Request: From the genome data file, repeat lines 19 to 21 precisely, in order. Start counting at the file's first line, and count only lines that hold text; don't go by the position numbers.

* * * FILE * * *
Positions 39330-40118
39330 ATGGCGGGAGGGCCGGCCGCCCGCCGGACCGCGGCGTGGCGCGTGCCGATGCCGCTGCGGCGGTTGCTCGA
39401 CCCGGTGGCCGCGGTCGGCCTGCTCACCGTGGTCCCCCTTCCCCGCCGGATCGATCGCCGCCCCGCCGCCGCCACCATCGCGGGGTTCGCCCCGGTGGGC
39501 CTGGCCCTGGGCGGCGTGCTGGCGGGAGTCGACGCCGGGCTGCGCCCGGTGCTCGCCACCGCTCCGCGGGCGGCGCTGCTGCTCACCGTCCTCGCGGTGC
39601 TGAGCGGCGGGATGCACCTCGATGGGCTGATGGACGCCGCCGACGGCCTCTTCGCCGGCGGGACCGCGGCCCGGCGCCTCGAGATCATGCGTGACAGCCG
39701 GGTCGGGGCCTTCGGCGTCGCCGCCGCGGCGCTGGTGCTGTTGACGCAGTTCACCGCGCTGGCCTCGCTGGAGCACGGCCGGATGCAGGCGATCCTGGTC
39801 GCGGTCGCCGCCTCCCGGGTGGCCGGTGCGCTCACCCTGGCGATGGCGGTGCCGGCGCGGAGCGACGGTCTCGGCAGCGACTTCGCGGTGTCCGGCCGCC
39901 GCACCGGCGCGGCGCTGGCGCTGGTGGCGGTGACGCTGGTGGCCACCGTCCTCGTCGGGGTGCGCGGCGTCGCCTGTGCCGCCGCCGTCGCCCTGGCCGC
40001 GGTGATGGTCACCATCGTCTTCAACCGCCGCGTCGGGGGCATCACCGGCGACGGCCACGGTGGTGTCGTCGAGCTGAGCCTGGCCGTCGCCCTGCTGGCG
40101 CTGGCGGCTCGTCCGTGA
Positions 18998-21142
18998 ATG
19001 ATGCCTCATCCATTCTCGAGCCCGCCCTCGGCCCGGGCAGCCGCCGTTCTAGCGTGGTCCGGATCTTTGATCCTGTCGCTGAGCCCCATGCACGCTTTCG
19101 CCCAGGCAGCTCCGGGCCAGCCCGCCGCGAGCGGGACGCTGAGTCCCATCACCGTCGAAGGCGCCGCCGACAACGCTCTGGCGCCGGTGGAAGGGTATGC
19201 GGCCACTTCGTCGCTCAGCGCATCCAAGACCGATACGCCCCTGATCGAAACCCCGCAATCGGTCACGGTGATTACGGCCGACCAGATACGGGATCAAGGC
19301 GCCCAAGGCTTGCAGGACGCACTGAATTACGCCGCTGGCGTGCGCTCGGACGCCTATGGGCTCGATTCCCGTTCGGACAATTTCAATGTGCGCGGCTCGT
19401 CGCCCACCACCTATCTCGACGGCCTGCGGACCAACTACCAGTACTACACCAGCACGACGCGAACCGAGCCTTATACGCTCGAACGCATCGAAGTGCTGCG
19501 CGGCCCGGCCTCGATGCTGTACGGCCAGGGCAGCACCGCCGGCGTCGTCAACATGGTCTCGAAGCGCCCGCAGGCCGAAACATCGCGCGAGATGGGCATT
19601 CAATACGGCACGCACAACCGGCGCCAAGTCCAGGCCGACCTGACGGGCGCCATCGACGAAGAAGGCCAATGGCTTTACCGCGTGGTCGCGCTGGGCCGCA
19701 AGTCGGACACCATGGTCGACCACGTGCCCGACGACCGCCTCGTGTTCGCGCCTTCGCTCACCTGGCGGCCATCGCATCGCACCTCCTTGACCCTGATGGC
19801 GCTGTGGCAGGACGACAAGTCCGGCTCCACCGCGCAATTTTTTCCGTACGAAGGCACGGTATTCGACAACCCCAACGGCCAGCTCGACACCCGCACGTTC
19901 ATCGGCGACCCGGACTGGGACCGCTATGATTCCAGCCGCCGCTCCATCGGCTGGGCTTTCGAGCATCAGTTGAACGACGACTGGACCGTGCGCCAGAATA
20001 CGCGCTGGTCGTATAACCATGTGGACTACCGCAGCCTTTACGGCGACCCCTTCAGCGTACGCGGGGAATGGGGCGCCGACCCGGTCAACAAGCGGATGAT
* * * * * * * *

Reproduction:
19601 CAATACGGCACGCACAACCGGCGCCAAGTCCAGGCCGACCTGACGGGCGCCATCGACGAAGAAGGCCAATGGCTTTACCGCGTGGTCGCGCTGGGCCGCA
19701 AGTCGGACACCATGGTCGACCACGTGCCCGACGACCGCCTCGTGTTCGCGCCTTCGCTCACCTGGCGGCCATCGCATCGCACCTCCTTGACCCTGATGGC
19801 GCTGTGGCAGGACGACAAGTCCGGCTCCACCGCGCAATTTTTTCCGTACGAAGGCACGGTATTCGACAACCCCAACGGCCAGCTCGACACCCGCACGTTC